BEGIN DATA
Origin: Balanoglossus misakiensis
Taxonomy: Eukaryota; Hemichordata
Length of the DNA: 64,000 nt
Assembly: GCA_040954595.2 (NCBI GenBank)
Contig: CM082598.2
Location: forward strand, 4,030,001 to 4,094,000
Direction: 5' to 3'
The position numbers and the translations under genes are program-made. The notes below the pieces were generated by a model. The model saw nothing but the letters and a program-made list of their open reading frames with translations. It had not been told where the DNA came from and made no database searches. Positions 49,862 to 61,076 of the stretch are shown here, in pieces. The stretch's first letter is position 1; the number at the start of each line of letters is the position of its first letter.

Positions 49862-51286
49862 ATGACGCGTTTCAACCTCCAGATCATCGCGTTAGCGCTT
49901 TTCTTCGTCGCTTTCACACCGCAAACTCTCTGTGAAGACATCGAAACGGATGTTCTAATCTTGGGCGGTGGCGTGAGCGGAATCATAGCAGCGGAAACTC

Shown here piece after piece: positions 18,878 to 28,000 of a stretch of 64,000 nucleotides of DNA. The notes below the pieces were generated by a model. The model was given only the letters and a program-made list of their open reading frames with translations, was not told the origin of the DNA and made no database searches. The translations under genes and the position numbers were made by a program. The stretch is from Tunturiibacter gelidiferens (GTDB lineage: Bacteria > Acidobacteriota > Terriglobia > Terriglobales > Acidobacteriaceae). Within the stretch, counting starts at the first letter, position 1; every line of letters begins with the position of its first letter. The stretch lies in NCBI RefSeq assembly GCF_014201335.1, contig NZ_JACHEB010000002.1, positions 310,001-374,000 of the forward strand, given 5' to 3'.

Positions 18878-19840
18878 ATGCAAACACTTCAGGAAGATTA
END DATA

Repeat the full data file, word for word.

Origin: Balanoglossus misakiensis
Taxonomy: Eukaryota; Hemichordata
Length of the DNA: 64,000 nt
Assembly: GCA_040954595.2 (NCBI GenBank)
Contig: CM082598.2
Location: forward strand, 4,030,001 to 4,094,000
Direction: 5' to 3'
The position numbers and the translations under genes are program-made. The notes below the pieces were generated by a model. The model saw nothing but the letters and a program-made list of their open reading frames with translations. It had not been told where the DNA came from and made no database searches. Positions 49,862 to 61,076 of the stretch are shown here, in pieces. The stretch's first letter is position 1; the number at the start of each line of letters is the position of its first letter.

Positions 49862-51286
49862 ATGACGCGTTTCAACCTCCAGATCATCGCGTTAGCGCTT
49901 TTCTTCGTCGCTTTCACACCGCAAACTCTCTGTGAAGACATCGAAACGGATGTTCTAATCTTGGGCGGTGGCGTGAGCGGAATCATAGCAGCGGAAACTC

Shown here piece after piece: positions 18,878 to 28,000 of a stretch of 64,000 nucleotides of DNA. The notes below the pieces were generated by a model. The model was given only the letters and a program-made list of their open reading frames with translations, was not told the origin of the DNA and made no database searches. The translations under genes and the position numbers were made by a program. The stretch is from Tunturiibacter gelidiferens (GTDB lineage: Bacteria > Acidobacteriota > Terriglobia > Terriglobales > Acidobacteriaceae). Within the stretch, counting starts at the first letter, position 1; every line of letters begins with the position of its first letter. The stretch lies in NCBI RefSeq assembly GCF_014201335.1, contig NZ_JACHEB010000002.1, positions 310,001-374,000 of the forward strand, given 5' to 3'.

Positions 18878-19840
18878 ATGCAAACACTTCAGGAAGATTA